Upon receiving the question from a Senate page, Roberts appeared to read Paul’s message silently.
“The presiding officer declines to read the question as submitted,” Roberts said after a pause.
As the trial ends, Roberts may face questions from Democrats and their allies over whether he should have done more to allow for new witnesses. Polls showed a large majority of Americans backed witness testimony in the trial.
“Democrats are working out a narrative on the trial that suggests it was a kind of cover-up and a sham,” said Ian Ostrander, a political science professor at Michigan State University.
“I don’t think that they will implicate Roberts directly,” he said. “But to the extent that the Democratic narrative on the trial is that it was incomplete, contrary to prior precedent and pro-Trump in structure, Chief Justice Roberts may end up looking ineffective in his role.”
Roberts’s management of the impeachment trial came front and center on the second night of questions from senators.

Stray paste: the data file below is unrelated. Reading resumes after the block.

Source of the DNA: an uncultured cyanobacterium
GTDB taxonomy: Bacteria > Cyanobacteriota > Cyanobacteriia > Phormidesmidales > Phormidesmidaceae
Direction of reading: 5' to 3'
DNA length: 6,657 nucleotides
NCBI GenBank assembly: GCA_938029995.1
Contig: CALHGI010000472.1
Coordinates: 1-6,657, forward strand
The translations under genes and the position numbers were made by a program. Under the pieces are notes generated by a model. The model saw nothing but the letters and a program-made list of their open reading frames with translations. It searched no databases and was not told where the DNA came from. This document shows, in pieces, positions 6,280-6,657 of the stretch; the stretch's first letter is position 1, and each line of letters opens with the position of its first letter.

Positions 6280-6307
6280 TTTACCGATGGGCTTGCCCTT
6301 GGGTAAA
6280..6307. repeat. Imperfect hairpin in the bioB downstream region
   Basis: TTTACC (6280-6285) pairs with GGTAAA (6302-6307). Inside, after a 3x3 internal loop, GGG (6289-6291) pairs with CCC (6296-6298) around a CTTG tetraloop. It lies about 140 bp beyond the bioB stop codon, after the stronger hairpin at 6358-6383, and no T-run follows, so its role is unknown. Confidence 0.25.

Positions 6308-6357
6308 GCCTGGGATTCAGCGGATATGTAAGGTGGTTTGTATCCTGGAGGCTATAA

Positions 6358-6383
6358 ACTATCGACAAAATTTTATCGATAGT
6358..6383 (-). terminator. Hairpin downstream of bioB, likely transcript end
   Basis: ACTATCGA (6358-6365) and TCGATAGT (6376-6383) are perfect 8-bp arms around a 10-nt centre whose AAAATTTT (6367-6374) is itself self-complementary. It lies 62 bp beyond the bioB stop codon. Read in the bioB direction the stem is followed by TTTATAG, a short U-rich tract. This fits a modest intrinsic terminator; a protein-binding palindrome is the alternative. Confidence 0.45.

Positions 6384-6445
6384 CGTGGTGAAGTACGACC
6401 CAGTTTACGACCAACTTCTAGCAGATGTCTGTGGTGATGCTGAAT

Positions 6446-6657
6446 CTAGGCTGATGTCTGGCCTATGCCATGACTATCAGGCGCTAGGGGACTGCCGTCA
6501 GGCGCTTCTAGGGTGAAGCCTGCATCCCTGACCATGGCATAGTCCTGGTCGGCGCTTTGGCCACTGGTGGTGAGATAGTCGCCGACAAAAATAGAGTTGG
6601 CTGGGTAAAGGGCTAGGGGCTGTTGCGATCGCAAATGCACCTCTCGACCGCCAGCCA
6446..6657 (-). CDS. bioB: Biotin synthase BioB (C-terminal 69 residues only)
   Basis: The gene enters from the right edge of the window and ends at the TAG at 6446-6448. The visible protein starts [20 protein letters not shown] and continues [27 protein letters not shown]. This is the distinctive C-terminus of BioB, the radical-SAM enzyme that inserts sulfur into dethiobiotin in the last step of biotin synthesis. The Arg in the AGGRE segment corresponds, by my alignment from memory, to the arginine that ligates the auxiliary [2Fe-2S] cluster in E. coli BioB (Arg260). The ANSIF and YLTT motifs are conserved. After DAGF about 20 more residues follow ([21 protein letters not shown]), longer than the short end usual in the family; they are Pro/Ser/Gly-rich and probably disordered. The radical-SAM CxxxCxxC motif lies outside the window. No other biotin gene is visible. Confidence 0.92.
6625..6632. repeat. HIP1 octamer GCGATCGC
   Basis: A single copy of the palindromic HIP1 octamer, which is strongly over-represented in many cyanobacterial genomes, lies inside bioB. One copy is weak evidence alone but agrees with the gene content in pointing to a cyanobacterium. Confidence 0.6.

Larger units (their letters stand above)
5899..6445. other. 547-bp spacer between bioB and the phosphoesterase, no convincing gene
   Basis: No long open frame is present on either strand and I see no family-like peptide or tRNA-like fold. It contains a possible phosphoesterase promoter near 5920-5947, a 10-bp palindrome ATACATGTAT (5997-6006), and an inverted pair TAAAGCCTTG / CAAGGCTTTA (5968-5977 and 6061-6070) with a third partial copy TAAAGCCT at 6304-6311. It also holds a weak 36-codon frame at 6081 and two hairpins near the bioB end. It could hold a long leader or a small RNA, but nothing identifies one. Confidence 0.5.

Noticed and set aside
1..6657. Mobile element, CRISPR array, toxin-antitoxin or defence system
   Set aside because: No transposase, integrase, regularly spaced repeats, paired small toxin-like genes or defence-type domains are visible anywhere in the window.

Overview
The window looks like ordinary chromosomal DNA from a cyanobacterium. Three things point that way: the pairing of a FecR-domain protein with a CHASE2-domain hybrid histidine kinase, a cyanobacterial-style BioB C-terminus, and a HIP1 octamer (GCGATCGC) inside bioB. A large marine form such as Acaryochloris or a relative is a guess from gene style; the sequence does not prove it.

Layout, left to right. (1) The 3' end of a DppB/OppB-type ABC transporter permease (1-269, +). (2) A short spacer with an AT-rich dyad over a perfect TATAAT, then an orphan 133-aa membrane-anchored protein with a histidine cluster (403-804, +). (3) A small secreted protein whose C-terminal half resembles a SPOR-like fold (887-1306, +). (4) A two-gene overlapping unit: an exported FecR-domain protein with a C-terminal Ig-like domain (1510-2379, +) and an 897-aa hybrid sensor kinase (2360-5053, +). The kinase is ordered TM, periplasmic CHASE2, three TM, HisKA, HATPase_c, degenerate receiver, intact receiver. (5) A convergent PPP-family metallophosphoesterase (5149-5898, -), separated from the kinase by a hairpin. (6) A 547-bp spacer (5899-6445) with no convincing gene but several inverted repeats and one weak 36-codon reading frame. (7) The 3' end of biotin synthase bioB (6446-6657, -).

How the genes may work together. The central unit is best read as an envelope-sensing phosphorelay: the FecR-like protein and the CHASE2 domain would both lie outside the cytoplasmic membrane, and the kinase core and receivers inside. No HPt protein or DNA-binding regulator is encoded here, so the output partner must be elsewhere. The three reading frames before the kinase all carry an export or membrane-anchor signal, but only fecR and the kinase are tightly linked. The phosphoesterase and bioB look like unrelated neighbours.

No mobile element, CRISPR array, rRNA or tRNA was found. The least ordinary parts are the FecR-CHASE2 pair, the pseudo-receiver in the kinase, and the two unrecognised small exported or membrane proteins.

A question from Sen. Elizabeth Warren (D-Mass.) asked House managers if Republicans’ refusal to allow new witnesses would diminish trust in the chief justice or the Supreme Court.
It was unclear if the question was a dig at Republican obstruction, Roberts’s unwillingness to take a position in the witness fight or both.
But it appeared to create discomfort for Roberts, whose role as the trial’s presiding officer required him to read senators’ queries aloud.
Ultimately, the decision not to hear from new witnesses will reflect upon the senators themselves, not Roberts, say legal experts.
“He left all critical decisions in the Senate,” said Michael Gerhardt, a law professor at University of North Carolina. “So the Senate, for better or worse, will be politically accountable for its judgment to allow this impeachment trial to become the first in history not to have witnesses.”
Roberts, who has publicly clashed with Trump before on the judiciary’s independence, is likely relieved he managed to avoid being on the receiving end of a presidential tweetstorm during the trial.
But Roberts’s reprieve from the political spotlight may be short-lived.
On the same day the Senate voted down witnesses, the Supreme Court set a March 31 date to hear a landmark dispute over access to Trump’s financial records, where experts believe Roberts may cast the deciding vote.